As “Cats & Dogs: The Revenge of Kitty Galore” hits the big screen, find out what science has to say about the intelligence and abilities of our favorite household pets.
Archive for 2010
Reeking of decay and packed with bowls of human fingers, a partly burned baby, and gem-studded teeth—among other artifacts—a newfound Maya king’s tomb sounds like an overripe episode of Tales From the Crypt.
But the tightly sealed, 1,600-year-old burial chamber, found under a jungle-covered Guatemalan pyramid, is as rich with archaeological gold as it is with oddities, say researchers who announced the discovery Friday.
Movie director Chris Nolan is famous for his unorthodox spin on thrillers ranging from “Memento” and “The Prestige” to “The Dark Knight.” Nolan’s latest movie, “Inception,” takes viewers on a sci-fi trip to a novel frontier: the visions of the sleeping mind.
The cerebral adventure introduces the concept of “extraction,” where corporate thieves enter people’s dreams and steal their ideas. Master extractor Dom Cobb – played by Leonardo DiCaprio, – is given the task of planting a dream instead.
Are our dreams really vulnerable to manipulation? Click ahead for a reality check on these ideas and more in the world of dream research
This bomb-dropping worm, Swima bombiviridis, is among the top 10 species discovered in 2009, according to the International Institute for Species Exploration at Arizona State University. The annual roundup winnows down a list of about 20,000 species described each year to just a few mind-benders.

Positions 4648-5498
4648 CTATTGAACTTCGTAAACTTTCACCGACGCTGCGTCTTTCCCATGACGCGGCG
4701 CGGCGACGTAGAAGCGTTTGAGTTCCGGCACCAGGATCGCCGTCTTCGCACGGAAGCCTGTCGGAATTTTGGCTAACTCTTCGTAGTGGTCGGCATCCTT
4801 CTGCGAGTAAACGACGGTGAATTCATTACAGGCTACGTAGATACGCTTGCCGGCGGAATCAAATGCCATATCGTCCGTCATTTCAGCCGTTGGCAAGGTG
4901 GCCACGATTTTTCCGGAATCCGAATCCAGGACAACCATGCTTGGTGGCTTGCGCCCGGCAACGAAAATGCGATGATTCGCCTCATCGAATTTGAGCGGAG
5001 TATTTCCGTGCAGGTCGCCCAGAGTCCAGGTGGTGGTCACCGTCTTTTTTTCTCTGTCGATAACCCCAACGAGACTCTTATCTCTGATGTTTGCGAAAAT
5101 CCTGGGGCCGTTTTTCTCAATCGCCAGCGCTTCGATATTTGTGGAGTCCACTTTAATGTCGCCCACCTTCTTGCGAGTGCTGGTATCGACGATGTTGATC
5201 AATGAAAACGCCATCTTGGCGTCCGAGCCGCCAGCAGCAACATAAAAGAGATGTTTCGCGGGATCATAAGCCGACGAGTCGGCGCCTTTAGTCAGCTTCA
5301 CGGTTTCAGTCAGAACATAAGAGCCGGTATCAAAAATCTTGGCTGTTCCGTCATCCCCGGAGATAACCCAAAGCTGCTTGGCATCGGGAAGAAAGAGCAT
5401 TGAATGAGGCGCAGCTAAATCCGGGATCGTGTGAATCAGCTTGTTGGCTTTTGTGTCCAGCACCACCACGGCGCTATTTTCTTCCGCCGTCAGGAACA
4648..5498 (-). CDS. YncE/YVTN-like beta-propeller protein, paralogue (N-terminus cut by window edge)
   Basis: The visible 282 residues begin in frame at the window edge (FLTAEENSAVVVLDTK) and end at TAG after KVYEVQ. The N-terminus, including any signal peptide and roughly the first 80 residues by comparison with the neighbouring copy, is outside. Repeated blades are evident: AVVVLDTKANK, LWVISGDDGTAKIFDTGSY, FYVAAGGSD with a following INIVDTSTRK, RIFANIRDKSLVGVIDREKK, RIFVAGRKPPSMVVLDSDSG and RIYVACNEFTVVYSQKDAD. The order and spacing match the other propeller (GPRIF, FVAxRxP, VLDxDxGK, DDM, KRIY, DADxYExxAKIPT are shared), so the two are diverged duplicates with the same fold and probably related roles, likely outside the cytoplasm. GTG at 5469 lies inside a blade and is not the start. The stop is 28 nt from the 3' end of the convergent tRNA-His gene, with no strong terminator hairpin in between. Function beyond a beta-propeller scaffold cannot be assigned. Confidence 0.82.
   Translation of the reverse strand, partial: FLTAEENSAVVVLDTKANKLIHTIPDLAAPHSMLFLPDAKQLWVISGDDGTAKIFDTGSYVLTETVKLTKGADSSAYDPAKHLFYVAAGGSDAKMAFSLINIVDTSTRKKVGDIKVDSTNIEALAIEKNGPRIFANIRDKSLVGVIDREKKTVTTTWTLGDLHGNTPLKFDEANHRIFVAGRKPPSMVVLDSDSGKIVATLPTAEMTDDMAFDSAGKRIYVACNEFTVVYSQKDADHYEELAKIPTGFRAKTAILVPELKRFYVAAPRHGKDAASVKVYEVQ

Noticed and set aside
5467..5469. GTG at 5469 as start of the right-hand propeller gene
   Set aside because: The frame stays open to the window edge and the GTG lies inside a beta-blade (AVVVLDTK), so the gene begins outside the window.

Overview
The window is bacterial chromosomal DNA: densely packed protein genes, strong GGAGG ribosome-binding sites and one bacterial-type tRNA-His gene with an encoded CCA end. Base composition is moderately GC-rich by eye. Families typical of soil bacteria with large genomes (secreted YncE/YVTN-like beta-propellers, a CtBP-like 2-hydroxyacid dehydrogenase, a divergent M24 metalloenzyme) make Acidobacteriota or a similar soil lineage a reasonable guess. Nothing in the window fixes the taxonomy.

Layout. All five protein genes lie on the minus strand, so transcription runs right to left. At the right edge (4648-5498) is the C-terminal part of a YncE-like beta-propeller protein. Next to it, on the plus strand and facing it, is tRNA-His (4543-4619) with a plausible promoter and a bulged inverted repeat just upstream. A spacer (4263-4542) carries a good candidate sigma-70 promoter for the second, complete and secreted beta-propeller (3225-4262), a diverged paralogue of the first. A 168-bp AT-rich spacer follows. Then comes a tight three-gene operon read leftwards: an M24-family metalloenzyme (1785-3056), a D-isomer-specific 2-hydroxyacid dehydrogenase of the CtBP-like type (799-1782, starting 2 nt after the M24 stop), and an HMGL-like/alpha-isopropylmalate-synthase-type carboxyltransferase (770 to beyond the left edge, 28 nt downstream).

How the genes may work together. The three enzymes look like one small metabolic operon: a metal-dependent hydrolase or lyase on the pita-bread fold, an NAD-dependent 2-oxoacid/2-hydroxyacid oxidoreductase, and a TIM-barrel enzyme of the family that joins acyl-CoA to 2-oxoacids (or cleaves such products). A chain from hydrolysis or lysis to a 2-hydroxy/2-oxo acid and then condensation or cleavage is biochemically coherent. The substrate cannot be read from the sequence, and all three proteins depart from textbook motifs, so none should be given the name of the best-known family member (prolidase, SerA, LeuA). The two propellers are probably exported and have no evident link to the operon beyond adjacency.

“It is a great way of getting the public involved in biodiversity,” says Mary Liz Jameson, a biodiversity scientist at Wichita State University and chair of this year’s selection committee. While the criteria for selection include scientific significance, Jameson admits that “the cool factor” also plays a part.
For example, the bomb-dropping worm found off the coast of California “has these green gills it can kind of throw off, and the predator will follow the gill instead of following the [worm], so it is tripping up the predator,” Jameson said. “It’s really cool.”
Check out the other cool species on the top-10 list.
Captured by high-resolution cameras aboard a robotic submersible, mineral-rich water spews from hydrothermal vents in this June 30 picture of Kawio Barat, a massive undersea volcano off Indonesia.
During the past few weeks, the submerged volcano—one of the world’s largest—was mapped and explored in detail for the first time by a joint Indonesian-U.S. expedition north of the island of Sulawesi.
Brain regions that grow the most outside the womb are the same areas that expanded the most during evolution from monkeys to humans, a new study says.
As the human brain matures, it expands in a “strikingly nonuniform” fashion, according to researchers who compared MRI scans of 12 infant brains with scans of 12 young adult brains.
When the colonies declared independence from Great Britain in 1776, scientists in the Americas, with a few notable exceptions, were largely dependent on Europeans — shipping botanical specimens, for example, across the Atlantic for study and classification, according to Marc Rothenberg, the agency historian with the National Science Foundation. But in the 19th century, the infrastructure was put in place for homegrown American science and engineering.
“In the 20th century we really become an international leader,” Rothenberg said. Follow along as msnbc.com takes a look back at some of the achievements and discoveries that gave the U.S. a leadership role in the sciences.